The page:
Answer: Bromeliads are popular houseplants because of their striking flower heads. The plants develop a rosette of leathery, strap-like foliage, forming a cup in the center of the plant. This cup is where you apply water. Bromeliads take several years to reach flowering stage, and once the flower head dies, the plant dies, too. Before it does, though, it produces little offsets which can be removed from the parent plant and planted on their own. Tillandsia is a slightly different plant, with grassy leaves and a flattened flower head. When the flower dies (as yours has) cut it from the plant. General care of both Bromeliads and Tillandsia includes: average household temperatures (with 75F degrees or higher when the flower stalk begins to grow), bright light but not direct sunlight, precise watering, and frequent misting of the leaves (use diluted liquid fertilizer instead of plain water in the sprayer). Bromeliads grow in regular potting soil. Water by filling the cup once every 1-2 months. Apply water to the potting mix only when it dries out. There are some Bromeliads that do not form a cup at the center of the plant. The care is the same, except you apply water to the potting soil rather than to the center of the plant. Tillandsia's should be watered with the same frequency as Bromeliads, but you can water the soil rather than pouring water down the center of the plant.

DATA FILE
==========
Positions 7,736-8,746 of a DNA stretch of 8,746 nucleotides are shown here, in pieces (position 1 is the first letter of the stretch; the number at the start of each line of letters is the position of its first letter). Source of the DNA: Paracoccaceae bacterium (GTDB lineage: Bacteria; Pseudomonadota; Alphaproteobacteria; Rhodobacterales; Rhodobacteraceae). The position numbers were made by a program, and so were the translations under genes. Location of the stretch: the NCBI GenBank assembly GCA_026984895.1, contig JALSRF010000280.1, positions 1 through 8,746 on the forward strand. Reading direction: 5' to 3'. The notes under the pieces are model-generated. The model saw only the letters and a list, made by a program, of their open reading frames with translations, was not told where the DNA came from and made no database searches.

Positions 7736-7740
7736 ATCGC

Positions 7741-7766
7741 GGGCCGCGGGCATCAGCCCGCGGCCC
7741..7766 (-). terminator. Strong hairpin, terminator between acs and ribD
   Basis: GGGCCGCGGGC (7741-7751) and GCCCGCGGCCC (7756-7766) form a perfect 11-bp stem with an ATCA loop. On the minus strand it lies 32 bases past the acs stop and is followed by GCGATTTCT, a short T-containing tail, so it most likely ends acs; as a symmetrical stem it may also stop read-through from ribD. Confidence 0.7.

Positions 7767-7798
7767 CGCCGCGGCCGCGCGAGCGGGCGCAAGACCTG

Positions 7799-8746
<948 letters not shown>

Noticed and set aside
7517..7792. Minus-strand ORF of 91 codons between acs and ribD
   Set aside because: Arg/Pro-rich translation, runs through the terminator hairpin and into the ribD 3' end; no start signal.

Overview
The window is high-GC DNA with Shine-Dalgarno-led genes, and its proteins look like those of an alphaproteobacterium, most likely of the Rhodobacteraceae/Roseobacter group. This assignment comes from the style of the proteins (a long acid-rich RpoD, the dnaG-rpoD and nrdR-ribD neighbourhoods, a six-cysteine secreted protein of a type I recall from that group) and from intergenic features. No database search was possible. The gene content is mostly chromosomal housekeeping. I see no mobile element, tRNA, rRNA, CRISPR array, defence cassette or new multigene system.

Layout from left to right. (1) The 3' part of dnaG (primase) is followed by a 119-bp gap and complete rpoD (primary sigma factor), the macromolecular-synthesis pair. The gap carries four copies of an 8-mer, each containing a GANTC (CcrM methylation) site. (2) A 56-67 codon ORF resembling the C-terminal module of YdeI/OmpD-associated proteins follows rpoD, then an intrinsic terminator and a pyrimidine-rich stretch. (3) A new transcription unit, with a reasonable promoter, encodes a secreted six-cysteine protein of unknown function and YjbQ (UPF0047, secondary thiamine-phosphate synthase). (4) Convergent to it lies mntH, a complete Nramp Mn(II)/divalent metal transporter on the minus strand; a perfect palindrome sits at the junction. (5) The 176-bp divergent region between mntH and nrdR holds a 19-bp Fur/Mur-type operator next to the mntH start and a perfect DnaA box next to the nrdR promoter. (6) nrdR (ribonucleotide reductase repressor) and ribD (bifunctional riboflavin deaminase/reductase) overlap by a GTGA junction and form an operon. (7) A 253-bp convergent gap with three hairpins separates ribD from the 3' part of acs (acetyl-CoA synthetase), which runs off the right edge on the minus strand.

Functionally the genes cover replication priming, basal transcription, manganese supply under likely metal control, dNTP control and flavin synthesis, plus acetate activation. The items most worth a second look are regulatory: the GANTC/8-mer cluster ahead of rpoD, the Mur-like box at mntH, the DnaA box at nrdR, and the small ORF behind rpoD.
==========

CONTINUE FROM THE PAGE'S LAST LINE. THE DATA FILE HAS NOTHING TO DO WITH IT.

Best wishes with your plant!
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